Once upon a time I went to a show and it was called Hamilton. The book, music, and lyrics were by Lin-Manuel Miranda, inspired by the book Hamilton by Ron Chernow. It was directed by Thomas Kail. The music supervisor and orchestrator was Alex Lacamoire and the choreographer was Andy Blankenbuehler. Hamilton is my favorite musical; it was even before I saw the show. But this made me love it even more. It is about the Secretary of the Treasury Alexander Hamilton (Miguel Cervantes) fighting in the American Revolution, falling in love with his wife Eliza (Ari Afsar), having kids, establishing a national bank, his name being ruined, and also his death in a duel with Aaron Burr (Joshua Henry)...sir. I am really glad I got to see the actual show instead of just listening to the Broadway cast recording on repeat!
I think Aaron Burr narrates the show because he has killed Hamilton but he has also known him the longest. Hamilton calls him "My first friend, my enemy." I think that is really poetic. It is not like they were amazing friends or anything, but I think Burr understands Hamilton even though he doesn't realize it until Hamilton is actually dead. They both want a free country, they both want to be around for their children, and they both want to be better than the other. But they go about it in different ways. Hamilton is not afraid to express himself and Burr is really worried about making the wrong move. I think the best example of these two personalities is in "My Shot" and "Wait for It." "Wait for It" is all about waiting for the right moment and "My Shot" is about trying to make a imprint on history by snatching what you want right when you want it. I've never cried during "Wait for It" before, and I listen to that song usually twice a day, but when I saw it live, I started to cry because Joshua Henry did such a great job that he made you feel that he was very sincere about wanting to be with Theodosia and how sad he was not having the love of his parents around. And I was like, "Oh no! 'Burn' is going to be a sobfest." And it was.
"Burn" was especially sad because of the way this Eliza sang the song. She sang it so quietly and she seemed like she was in so much pain. It was really hard to take, and I didn't really take it. I just sobbed and tried to make it quiet (and failed) because there are so many pauses in the song. You could feel the whole audience holding their breath. But she didn't just seem broken and sad, she also seemed angry. That showed that even though she was sad she was going to be able to get through it. I think the saddest line in "Burn" is her saying she hopes that he burns, because you know that she doesn't really mean it, but she does then. "Burn" is probably the saddest song in existence. It is so good, but it is torture. No one should wear mascara to this show--ever. I also noticed that there is such a good transition into this song from "The Reynolds Pamphlet." The background music at the end is like the beginning of "Burn" because it has this piano or something playing the same series of notes in different orders. And it just continues. The transitions are so perfect in this musical. And Jefferson and Madison say, "His poor wife." It shows you how bad Jefferson (Chris De'Sean Lee) and Madison (Wallace Smith) feel about it; they have a moment of realization of what they have done.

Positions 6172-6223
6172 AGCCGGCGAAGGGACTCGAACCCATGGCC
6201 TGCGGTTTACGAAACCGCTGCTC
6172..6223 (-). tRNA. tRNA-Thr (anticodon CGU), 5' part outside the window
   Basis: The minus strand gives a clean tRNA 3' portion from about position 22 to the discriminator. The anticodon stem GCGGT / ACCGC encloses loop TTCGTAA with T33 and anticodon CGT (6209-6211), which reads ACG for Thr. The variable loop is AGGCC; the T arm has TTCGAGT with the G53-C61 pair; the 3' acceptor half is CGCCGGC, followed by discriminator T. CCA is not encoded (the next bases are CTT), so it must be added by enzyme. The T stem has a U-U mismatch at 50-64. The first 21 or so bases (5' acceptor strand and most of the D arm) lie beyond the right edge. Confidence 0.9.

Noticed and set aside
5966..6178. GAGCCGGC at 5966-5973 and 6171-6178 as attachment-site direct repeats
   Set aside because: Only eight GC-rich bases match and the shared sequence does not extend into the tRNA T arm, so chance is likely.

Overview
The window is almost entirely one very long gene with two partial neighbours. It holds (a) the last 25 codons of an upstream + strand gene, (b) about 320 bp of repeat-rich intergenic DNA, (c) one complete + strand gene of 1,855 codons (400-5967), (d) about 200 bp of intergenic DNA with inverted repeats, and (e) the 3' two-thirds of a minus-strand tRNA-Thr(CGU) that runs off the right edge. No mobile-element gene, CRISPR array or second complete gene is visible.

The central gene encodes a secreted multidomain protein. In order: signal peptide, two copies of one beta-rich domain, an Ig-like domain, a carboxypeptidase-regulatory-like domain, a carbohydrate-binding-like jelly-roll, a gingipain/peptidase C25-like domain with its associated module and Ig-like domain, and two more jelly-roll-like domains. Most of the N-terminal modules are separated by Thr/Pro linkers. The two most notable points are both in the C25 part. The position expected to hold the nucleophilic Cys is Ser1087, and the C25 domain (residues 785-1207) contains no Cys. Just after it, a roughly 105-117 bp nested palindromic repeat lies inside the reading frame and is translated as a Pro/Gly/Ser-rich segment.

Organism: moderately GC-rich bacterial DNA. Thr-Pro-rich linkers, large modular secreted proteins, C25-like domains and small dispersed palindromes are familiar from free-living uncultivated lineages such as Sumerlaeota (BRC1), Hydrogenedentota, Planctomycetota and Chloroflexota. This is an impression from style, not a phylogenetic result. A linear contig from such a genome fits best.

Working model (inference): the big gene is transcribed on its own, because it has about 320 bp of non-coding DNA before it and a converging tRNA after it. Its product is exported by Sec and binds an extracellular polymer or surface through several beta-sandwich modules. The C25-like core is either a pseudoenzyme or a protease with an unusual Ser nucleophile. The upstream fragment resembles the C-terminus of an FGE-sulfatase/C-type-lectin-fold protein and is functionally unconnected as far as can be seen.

Hamilton and Burr learn from each other; Hamilton learns to watch things and see how they will pan out, like with his wife Eliza during "It's Quiet Uptown" and Burr learns to chase his dreams by trying to become president in "The Election of 1800." They become more like each other right before they duel, which I think is a really cool plot point. I noticed that in "Dear Theodosia" they both had similar things to say about their kids. That song is two men literally sitting in chairs on stage singing about how much they love their kids. It is like they are writing the letters to their next of kin that they talk about in the "Ten Duel Commandments" even though they aren't actually having the duel together until years and years from then.
King George (Alex Gemignani) is basically the villain of the story and also the comic relief. He has three songs ("You'll Be Back," "What Comes Next?" and "I Know Him") and each of them go along the same melody. His performance was not just a copy of Jonathan Groff's performance, who was the original King George on Broadway. It probably wouldn't have been very exciting if there weren't any differences from the recording, so I'm glad he changed it up. He was more deadpan and less cutesy. I didn't prefer one over the other; I liked that they were different. One of the various moments I found hilarious was when King George stayed on stage for the beginning of "The Adams Administration." He yells out the song title very giddily and then scoots off stage. That was very funny.
"Yorktown" I think is the song everyone thinks is the end of the first act, but when you know that it isn't you feel very smart about that. It is one of my favorite songs. I think it was the first one that I memorized. I memorized Hercules Mulligan's (Smith) rap. It gets you really pumped and ready for anything, basically. I felt like I could conquer the world when I memorized it. I really like watching Yorktown because there is so much going on at the same time. It is like a real battle almost--except more fun looking. The movement I think throughout the entire show is really awesome and fun to look at. It is mostly modern dance and hip hop with a few other things scattered around. It really helps to tell the story.
People who would like this show are people who like flawless transitions, bawling your face off, and making red coats redder with bloodstains. I think people should definitely go see this show. It's hilarious, hearbreaking, and you learn a lot. You will have a great time. I know I did. Click boom!
Photos: Joan Marcus